"The kind of questions that he asked me, showed that he really knows what he is talking about," said Paul. "He is very at home in the countryside and you can see that he enjoys his visits here."

Prince Charles has visited on many occasions when Somerset has suffered with flooding

Prince Charles has visited on many occasions when Somerset has suffered with flooding - Credit: Archant

He also enjoys Ham Hill Honey, produced by the bees on his own land and a particular favourite on his breakfast table.

Prince Charles has always been quick to visit the area when there has been flooding and does not stand on ceremony but mucks in with the locals in boats and tractor trailers. He has also instantly donated large sums of money to local relief funds. During the last bout of flooding he was obviously moved by the damage to homes and land.

"It's very sad to see this beautiful county having such problems again, a tragedy," he said. "I have been here on better days and I hope to be here again when the better days have returned."

He has of course, none more so than when he revealed his prowess at pulling a pint at the Prince Charles pub at Ham Hill. There was a Valentine's Day 'do' at the pub and Charles turned up to take part in the fun, chatting with the locals, playing with the children and generally enjoying himself.

That, of course, is what Somerset does for people - they relax and enjoy themselves. When the Princess Royal was on one of her many visits last year she was presented with a box of hand-made chocolates. She smiled with genuine gratitude and said, "Chocolates from Somerset - how lovely. Of course, they will never arrive home."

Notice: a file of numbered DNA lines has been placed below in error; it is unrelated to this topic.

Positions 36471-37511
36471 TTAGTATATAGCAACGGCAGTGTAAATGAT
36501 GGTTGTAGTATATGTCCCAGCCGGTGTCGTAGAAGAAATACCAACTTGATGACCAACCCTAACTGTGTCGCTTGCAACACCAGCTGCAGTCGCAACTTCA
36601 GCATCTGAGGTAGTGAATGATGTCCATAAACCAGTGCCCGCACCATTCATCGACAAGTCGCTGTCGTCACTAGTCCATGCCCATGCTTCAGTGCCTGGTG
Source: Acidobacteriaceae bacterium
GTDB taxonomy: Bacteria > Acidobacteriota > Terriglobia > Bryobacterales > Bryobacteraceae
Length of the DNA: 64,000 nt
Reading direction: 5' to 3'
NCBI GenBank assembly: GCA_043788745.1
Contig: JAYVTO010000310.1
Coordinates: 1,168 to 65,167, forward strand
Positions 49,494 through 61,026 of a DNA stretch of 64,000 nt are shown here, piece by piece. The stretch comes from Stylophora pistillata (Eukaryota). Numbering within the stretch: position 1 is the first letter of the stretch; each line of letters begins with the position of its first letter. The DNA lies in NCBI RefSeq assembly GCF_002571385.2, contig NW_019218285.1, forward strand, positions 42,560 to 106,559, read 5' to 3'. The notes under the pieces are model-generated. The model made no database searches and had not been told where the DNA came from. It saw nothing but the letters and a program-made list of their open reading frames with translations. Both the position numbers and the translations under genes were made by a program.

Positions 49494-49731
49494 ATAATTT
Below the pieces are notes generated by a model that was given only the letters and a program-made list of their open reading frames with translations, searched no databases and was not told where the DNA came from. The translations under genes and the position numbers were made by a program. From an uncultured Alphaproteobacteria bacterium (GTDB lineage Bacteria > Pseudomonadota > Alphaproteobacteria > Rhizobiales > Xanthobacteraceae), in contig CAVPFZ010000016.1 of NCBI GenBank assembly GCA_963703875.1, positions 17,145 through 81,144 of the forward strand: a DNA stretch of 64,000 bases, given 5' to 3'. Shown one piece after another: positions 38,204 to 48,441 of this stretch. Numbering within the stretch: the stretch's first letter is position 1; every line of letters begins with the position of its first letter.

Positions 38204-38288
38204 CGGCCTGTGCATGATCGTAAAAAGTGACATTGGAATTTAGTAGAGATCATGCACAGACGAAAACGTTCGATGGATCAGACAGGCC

Talking of produce, if Charles likes local honey and his sister liked those chocolates, what else does the Royal Family like? Well, the obvious answer is cider and it is believed that Prince Philip has always had a liking for Somerset cider and especially Somerset Cider Brandy - but never before breakfast.

Yes, it must be said that just about all the members of the Royal Family need little invitation to come to Somerset and just enjoy being in the county but there is one very special attraction that draws Her Majesty, Queen Elizabeth II to Somerset, it is a great county for horses!

Our Queen has loved horses ever since she was given her first pony, a Shetland, when she was a little girl and just about every time she is in Somerset she delights in coming face to face with more horses.

Her visits have included going to the Manor Farm Stables, where some of our best race horses are trained. Our Queen likes to get up close to the horses and especially if there is a chance to feed them a carrot or two. She is also very well versed in the blood lines of horses and can recall all the successes of the horses' ancestors.

Her Majesty has also officially named and awarded qualification badges to police horses but even that soon became an informal event as she talked to and patted each horse that she met.

Of course Queen Elizabeth II also has a great reputation for knowing her country and her trips to the county have seen her visiting Wells Cathedral, the Helicopter Museum and many other areas.

It is the horses that captivate her the most though and she once said to one of her hosts, "They are all very beautiful and in superb condition - it must be the Somerset air."

Is that really the reason why so many members of the Royal Family love coming to this part of the world? Probably Her Majesty is right - "It must be the Somerset air."